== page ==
In recent years, the work in our lab has revealed that behaviors long known to be supported by prefrontal function, in fact, draw upon activity from a broad network of brain areas, including not only the prefrontal cortex but also the hippocampus, basal ganglia, and certain thalamic nuclei. These structures are anatomically connected in a way that is conserved across rodents, humans and non-human primates, suggesting a shared mammalian network underlying the forebrain control of behavior. Its relation to the regulation of neurotransmitters, such as dopamine, makes it central not only to understanding executive function, but also to schizophrenia and other brain-behavior disorders in humans. Our research is focused on understanding the functional anatomy of this circuitry. Our recent studies have examined the function and connections of the hippocampus, which we now believe is at least as important as the prefrontal cortex for the inhibitory control of behaviour. For example, like humans with disinhibitory syndromes (e.g., psychopaths, alcoholics, patients with hyperkinesis), rats with hippocampal lesions are impulsive, antisocial, and emotionally unaroused. In our current work, we focus on recent advances in molecular and genetic manipulation afforded by rat CRE lines and cell specific viruses that form the basis for cellular and functional differentiation. Below we discuss current projects in the lab that make use of these methods.
Transsynaptic organization of fronto-temporal circuits
Lesions to the hippocampus can have specific effects on decision-making, inhibitory control, emotion, social interaction, and a range of other behavioral variables. This is because the medial temporal lobe is a critical component of a wide range of cortical circuits implicated in cognitive behaviors. For example, the medial prefrontal, orbital, retrosplenial and cingulate cortex all receive direct input from the hippocampus. This input is not, however, directly reciprocated through monosynaptic projections, suggesting a possible unidirectional influence. A true understanding of brain function at the systems neuroscience level rests on a clear picture of the underlying neuroanatomy. In the laboratory, we approach the study of anatomical circuits using polysynaptic tracing methods. To this end, neurotropic viruses are useful alternatives to traditional tracers, first because they are self-amplifying, and second, their infection crosses synapses in either the retrograde or anterograde direction. This allows us to identify a series of two, three or more neurons that form serial synaptic connections with each other. These neuroanatomical studies serve to guide experiments in which specific components of frontotemporal pathways are manipulated.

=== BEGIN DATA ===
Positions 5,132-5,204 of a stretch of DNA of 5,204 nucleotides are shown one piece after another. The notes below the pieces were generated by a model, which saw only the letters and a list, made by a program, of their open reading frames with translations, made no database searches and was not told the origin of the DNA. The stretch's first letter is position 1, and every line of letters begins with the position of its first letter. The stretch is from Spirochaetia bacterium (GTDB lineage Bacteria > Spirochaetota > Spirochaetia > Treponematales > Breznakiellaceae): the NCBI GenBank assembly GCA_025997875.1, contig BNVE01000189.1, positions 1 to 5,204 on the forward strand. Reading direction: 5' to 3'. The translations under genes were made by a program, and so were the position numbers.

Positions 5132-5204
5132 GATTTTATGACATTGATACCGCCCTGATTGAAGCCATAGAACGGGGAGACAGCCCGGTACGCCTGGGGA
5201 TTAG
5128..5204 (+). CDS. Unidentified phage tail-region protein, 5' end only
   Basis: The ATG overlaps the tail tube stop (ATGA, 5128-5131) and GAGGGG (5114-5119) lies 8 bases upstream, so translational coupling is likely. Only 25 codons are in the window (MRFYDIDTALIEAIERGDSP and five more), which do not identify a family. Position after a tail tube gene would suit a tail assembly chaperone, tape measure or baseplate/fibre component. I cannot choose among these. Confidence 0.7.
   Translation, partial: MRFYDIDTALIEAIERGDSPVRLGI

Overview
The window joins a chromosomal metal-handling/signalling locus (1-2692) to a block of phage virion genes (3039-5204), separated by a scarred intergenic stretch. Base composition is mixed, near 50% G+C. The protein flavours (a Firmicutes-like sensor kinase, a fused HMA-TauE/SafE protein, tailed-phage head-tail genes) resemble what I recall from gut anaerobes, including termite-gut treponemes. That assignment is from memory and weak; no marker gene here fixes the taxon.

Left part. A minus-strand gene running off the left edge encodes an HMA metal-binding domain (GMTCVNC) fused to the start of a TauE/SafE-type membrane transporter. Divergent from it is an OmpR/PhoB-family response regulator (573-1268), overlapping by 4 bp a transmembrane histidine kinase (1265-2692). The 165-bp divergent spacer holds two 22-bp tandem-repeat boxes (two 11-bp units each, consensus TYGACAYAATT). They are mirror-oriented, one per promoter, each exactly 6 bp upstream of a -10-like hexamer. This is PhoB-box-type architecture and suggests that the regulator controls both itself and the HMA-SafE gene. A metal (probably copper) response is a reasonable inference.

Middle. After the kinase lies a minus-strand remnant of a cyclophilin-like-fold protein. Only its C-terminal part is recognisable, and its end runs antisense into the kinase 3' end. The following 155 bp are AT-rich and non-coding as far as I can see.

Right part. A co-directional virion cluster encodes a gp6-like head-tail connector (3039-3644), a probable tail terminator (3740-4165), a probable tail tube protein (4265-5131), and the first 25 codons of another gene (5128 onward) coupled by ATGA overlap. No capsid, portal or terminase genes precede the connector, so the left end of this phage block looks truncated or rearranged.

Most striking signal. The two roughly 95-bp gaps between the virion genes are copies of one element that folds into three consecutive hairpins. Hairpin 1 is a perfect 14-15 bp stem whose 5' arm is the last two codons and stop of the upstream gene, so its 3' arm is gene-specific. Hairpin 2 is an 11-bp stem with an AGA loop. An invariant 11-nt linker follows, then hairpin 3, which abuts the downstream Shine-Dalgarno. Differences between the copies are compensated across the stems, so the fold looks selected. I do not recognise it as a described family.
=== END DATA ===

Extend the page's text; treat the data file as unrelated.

Cognitive-emotional functions of the frontal-hippocampal system
In behavioral neuroscience, perturbing neural activity in specific brain regions, and observing changes in social, emotional and cognitive behavior allows us to infer the potential function of the inactivated region. The permanent nature of a lesion allows researchers to model the effect of long-term brain damage in humans, and the capacity for recovery with pharmacological treatments. On the other hand, temporary inactivation or stimulation of specific brain areas using designer drugs like DREADDS or light sensitive proteins like channelrhodopsin provide the opportunity to modulate neural activity over shorter time scales. In combining these multiple approaches, our aim is to establish how a broad range of forebrain structures, and their highly specific functional interconnections, contribute to aspects of cognition and emotion. Paramount to this research is the capacity to isolate and quantify specific behaviors. Through computer controlled assays, we’re able to perform fine-grained analyses on a range of established cognitive and social behaviors in animals. We are also in the process of developing new paradigms, such as social interactive games and puzzles in order to investigate the influence of abnormal cognition on the formation of socioemotional relationships.
Establishing the neurochemical mechanisms of cognitive function
Classical neurotransmitters are key players in executive function, along with their role in emotion, arousal and reward. A key step in determining how these neuromodulators control behaviour is to profile, and ultimately manipulate, the expression of genes known to regulate selective neurotransmitter receptors. We are particularly interested in the neuropeptides that exist with nearly all monoaminergic and cholinergic neurons. Although lower in concentration than classical neurotransmitters, neuropeptides are potent at correspondingly lower concentrations and are thus in a position to strongly influence brain function. For example, neuropeptides can serve as powerful mediators of neuronal signalling and likely modulate activity of prefrontal, hippocampal, and thalamic neurons innervated by brainstem nuclei including the locus coeruleus and ventral tegmental area. We are currently exploring how manipulating the expression of certain neuropeptides such as galanin and neuropeptide Y regulate cognitive functions by controlling mood, arousal and our memories.